On a weekend when just about everybody else around them dropped points, why should Liverpool's title hopes be dismissed? David Moyes is a loser, of course...
If Moyes does continue his advancement into failure, what will be his defining moment? The moment he started using a pluralised pronoun willy-nilly, that's when...
* Before we begin, can we finally put the terms El Cashico and El Plastico to bed? And when they've been put in bed, suffocate them with pillows? Good, glad that's agreed.
* If this was billed as the battle of the two title favourites and two managers with recent rivalry, then it is Chelsea that must now be considered in pole position to surge on, and Jose Mourinho who won the tactical fight.
In the first half, City's lone striker approach simply played into Chelsea's hands. Mourinho has preferred his side to operate on the counter attack this season - on Tuesday in Gelsenkirchen Chelsea won 3-0 despite having 40% of the ball and just four shots on target - and during the first half a carbon copy situation appeared as the home side simply soaked up City having more possession (58%) without any great concern (two shots on target, neither requiring difficult saves). Furthermore, they then countered to go in ahead at the break.
Pellegrini's side established themselves with greater success during the second period, but Chelsea would have considered themselves unlucky to have not won had it not been for City's late cock up.
* So, who is to blame when a goalkeeper and defender rush towards each other? The answer perhaps lies in the question of communication, but both Joe Hart and Matija Nastasic must take the blame.
As a defender (particularly in the dying embers of a match) surely the better option is to clear the ball long over your head rather than back towards your own goal? And, as a goalkeeper, you have to be 100% sure that your team mate knows that you are advancing out of your goal, or you risk ending up with egg on your face.
Such are Joe Hart's current woes that it will undoubtedly be he that receives the most slow motion investigation, but the conclusion must be that at crunch times, disaster has to be avoided if a side is to win a title.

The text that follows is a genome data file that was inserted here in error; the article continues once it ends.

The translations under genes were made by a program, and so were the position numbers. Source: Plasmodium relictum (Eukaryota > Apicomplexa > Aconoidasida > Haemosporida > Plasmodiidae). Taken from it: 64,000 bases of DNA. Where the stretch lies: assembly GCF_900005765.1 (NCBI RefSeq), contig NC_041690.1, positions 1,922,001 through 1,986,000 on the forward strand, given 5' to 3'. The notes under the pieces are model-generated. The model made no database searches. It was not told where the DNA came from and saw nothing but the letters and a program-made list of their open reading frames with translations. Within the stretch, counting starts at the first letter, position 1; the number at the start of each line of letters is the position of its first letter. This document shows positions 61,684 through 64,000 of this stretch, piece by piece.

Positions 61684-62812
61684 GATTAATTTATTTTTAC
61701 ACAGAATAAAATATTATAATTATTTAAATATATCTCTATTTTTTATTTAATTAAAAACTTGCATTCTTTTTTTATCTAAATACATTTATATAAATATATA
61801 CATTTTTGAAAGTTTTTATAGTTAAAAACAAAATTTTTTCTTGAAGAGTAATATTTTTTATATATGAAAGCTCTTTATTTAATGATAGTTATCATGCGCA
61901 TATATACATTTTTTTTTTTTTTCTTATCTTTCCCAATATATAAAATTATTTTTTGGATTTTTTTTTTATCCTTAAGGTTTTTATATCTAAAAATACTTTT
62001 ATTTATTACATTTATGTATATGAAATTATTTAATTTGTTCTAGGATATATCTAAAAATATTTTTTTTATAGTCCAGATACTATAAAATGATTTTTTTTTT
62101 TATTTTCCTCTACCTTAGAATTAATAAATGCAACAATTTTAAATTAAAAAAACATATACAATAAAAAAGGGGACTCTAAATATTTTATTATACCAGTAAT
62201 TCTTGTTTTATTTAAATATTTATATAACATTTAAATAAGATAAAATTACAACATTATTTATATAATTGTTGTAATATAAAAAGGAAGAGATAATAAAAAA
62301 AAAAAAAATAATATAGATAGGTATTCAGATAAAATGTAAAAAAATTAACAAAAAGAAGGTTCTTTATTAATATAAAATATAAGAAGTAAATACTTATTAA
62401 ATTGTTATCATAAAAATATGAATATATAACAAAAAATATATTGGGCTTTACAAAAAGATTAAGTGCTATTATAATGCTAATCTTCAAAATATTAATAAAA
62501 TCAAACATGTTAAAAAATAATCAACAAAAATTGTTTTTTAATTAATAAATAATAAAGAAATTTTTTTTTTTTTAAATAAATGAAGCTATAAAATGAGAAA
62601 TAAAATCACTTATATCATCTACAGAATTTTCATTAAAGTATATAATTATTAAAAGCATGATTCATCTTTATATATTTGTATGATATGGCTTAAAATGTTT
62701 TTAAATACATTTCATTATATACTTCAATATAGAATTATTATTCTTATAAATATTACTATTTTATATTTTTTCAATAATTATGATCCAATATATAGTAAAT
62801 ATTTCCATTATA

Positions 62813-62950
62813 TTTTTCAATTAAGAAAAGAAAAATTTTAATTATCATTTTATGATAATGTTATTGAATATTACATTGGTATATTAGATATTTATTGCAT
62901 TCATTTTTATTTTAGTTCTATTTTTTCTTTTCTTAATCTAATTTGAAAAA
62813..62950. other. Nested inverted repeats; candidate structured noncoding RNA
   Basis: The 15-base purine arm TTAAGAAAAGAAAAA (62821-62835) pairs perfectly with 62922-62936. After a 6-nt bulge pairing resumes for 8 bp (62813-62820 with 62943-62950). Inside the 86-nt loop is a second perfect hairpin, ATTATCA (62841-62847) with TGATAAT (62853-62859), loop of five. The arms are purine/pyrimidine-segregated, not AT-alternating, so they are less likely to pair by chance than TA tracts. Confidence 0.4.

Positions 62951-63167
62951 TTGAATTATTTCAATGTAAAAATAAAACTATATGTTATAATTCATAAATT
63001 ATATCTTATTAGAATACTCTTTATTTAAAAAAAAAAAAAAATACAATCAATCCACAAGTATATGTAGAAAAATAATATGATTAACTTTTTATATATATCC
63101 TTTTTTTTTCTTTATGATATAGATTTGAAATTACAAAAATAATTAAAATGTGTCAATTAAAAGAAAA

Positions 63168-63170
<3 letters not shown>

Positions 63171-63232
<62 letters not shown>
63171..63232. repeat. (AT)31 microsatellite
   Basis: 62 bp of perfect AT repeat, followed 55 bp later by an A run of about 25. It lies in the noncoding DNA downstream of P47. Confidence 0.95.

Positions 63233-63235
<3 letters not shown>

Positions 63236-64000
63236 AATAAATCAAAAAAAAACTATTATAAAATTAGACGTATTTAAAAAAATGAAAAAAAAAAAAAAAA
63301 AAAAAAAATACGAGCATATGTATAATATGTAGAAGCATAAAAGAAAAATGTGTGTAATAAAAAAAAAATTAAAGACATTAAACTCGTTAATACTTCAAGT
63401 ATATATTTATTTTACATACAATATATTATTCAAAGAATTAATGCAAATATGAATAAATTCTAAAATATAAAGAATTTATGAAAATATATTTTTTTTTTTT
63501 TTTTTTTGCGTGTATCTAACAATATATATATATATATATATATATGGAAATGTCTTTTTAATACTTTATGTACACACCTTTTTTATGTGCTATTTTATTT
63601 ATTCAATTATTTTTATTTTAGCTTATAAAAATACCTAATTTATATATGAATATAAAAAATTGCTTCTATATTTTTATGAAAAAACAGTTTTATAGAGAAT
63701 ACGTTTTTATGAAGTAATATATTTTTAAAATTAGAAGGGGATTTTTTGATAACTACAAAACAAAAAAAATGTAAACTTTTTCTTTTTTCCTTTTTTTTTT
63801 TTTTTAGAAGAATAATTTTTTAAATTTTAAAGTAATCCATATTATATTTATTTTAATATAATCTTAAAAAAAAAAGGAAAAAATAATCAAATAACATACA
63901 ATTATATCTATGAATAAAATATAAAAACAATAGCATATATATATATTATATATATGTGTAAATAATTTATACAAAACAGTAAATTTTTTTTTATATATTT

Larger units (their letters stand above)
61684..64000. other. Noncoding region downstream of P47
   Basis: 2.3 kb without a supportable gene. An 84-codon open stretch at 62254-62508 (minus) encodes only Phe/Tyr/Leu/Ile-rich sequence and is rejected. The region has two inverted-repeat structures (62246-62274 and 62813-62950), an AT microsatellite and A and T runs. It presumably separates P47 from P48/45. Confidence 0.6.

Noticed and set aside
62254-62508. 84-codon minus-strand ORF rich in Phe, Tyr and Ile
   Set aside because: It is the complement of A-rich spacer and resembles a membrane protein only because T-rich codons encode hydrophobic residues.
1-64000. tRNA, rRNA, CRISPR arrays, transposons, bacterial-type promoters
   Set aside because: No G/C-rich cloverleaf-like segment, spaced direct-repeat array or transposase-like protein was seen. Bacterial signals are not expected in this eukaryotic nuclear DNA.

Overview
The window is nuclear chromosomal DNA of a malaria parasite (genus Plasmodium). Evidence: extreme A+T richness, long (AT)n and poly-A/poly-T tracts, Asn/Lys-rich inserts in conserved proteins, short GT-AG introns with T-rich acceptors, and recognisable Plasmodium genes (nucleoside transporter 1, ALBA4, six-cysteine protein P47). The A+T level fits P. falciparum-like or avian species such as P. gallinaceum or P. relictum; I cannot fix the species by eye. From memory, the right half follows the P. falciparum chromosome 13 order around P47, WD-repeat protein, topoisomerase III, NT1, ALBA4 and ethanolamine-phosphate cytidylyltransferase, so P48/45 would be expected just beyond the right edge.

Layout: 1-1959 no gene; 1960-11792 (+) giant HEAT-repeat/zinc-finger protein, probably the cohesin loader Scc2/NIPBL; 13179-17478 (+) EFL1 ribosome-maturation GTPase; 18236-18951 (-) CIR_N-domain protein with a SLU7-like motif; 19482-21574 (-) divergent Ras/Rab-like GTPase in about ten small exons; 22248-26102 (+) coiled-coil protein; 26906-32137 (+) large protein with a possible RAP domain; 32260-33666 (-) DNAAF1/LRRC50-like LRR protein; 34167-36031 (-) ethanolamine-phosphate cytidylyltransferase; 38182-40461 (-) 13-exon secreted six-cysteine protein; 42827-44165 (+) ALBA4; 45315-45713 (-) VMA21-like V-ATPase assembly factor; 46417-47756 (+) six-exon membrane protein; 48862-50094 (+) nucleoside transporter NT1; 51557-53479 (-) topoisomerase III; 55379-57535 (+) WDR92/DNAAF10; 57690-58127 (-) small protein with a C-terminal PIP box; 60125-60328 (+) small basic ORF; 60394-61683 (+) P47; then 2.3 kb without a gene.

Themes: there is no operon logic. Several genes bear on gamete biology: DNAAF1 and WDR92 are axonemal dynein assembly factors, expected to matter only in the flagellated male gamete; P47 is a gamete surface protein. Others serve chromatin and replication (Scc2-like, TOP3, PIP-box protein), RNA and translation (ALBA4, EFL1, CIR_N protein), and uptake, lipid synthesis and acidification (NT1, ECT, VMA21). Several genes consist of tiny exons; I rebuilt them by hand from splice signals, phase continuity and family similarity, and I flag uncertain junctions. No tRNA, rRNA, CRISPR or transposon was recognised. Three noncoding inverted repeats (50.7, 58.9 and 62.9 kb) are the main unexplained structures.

* The concerns pre-match were that both Manuel Pellegrini and Jose Mourinho may be content with a tight, tense affair. With one of the three pre-season contenders so unexpectedly far off the pace, any match between the two title favourites could be forgiven for, at least initially, being operated as a 'must not lose' mentality.
Evidence too could be found in the corresponding fixture during the last campaign, a drab, turgid, goalless affair made notable only for it being Rafa Benitez's first game in charge at Chelsea, together with the stationery paraphernalia required to commemorate such an occasion on the part of a moronic element of the home crowd. It was possibly the worst spectacle of any televised game last season.
* A mentality of conservatism over adventure could have been excused further on City's part given the absence of captain Vincent Kompany. That was certainly the opinion of Eden Hazard before the game, singling out his Belgian team mate's fitness as the crucial factor in the match. "Kompany is really important for City because when he plays they win and when he doesn't play they lose, often. I prefer to play with players like that than against them."
Quite why a club that has spent £670m in five years should be so reliant on one central defender is alarming, but that's a different matter.
* There's conservatism and there's a lack of ambition, and a failure to pick Negredo and Aguero strikes me as the latter. Of the four games the pair started together before Sunday, City had won all four by a combined score of 12-4, and the two forwards had registered eight goals and five assists between them in that time.
The understanding between the pair is particularly startling given the brevity of their working relationship. Despite, being the greater physical presence, Negredo actually plays in a support role, with Aguero operating on the last shoulder of the defender. The Spaniard is the target for longer balls, and uses his aerial presence to flick the ball on to Aguero, then often drifting wide to receive the ball back from the Argentinean.
Even when Negredo was introduced, it was to replace his usual partner rather than join him.
* More importantly, withdrawing support for his Argentinean striker simply lowers the impact that Aguero can have. Coming into the game, Aguero was on a frankly ridiculous run of eight goals in six games, including braces against Manchester United, CSKA and West Ham. All of this has been achieved with a strike partner.
Aguero's determination and perseverance was wonderful at times, and he was rightly lauded by level after the game. It just left me wondering how good City could have been if he had been assisted appropriately. In fact, it was the first time all season that City had played with a lone striker. That's a hell of a gamble in a match against title rivals.
* And yet, despite all that, Aguero came good in a flash. Good strikers finish chances, that much is clear. Great strikers finish half chances. And the best in the world finish quarter chances.